The Koala is a well-known and popular animal, endemic to Australia but recognised around the world. It is a tree-dwelling marsupial with large furry ears, a prominent black nose, long sharp claws adapted for climbing and no tail. Fur colour varies from pale grey in North Australia to grey-brown in the South.
Breeding & lifecycle
Koalas live for between 10 and 20 years, and usually breed between September and February . Female Koalas can breed from two years of age, and have a gestation period of about two months. They commonly produce one Koala a year though on rare occasions they can produce twins. After the young Koala is about one year old, its mother is able to mate again
Where they live
Koalas are basically solitary animals and live in relatively well-defined home ranges. In breeding aggregations these home ranges abut or partially overlap adjacent home ranges of other individuals.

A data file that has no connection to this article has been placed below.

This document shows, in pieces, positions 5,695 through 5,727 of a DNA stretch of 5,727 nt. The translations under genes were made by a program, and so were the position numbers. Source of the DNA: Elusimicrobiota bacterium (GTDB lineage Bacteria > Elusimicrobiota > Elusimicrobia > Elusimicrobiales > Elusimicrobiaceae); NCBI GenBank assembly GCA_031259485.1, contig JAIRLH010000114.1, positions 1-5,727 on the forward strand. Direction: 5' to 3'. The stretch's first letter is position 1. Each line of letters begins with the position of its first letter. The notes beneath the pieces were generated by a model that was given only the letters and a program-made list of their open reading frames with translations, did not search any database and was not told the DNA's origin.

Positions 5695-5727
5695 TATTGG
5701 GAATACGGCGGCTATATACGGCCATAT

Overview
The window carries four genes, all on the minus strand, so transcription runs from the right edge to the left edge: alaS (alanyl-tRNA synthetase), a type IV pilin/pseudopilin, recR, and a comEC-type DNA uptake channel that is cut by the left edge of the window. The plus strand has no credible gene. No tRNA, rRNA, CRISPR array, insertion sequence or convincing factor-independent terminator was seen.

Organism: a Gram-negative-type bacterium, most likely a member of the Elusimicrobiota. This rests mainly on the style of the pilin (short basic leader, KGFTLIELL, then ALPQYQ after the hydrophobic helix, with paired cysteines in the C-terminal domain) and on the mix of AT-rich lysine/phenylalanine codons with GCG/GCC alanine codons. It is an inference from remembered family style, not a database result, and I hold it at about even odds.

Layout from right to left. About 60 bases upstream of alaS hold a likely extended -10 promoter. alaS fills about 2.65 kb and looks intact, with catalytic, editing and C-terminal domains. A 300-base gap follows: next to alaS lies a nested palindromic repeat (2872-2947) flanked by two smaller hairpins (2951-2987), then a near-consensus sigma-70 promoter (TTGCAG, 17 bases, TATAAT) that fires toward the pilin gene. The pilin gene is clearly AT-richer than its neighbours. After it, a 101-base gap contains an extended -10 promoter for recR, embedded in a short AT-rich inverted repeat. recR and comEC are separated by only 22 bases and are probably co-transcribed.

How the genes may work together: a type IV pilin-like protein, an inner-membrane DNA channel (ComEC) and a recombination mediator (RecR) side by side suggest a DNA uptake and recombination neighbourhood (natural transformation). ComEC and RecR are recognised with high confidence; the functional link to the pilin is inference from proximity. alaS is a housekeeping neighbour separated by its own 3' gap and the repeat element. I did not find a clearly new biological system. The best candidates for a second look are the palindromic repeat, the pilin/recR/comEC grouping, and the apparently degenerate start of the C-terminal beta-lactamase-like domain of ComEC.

Home ranges will most often consist of an alpha male whose home range the encompasses a number of female's home ranges, each female will have her defined area within this range.
What they eat/diet
Koalas are folivors and feed on a diet that is nearly entirely made up of eucalyptus, but they will occasionally eat non-eucalyptus species such as brush box. Some of the main species in south-east Queensland are:
Blue Gum Eucalyptus
Grey gum Eucalyptus
River Red Gum Eucalyptus
Koala's are arboreal (tree-dwelling) marsupials, and the only member of the family Phascolarcolidae, with a distribution over most of the eastern part of Australia, although the populations are largely fragmented.
With a change of government, in August 1996, the new government advised the akf in writing that it intended to upgrade...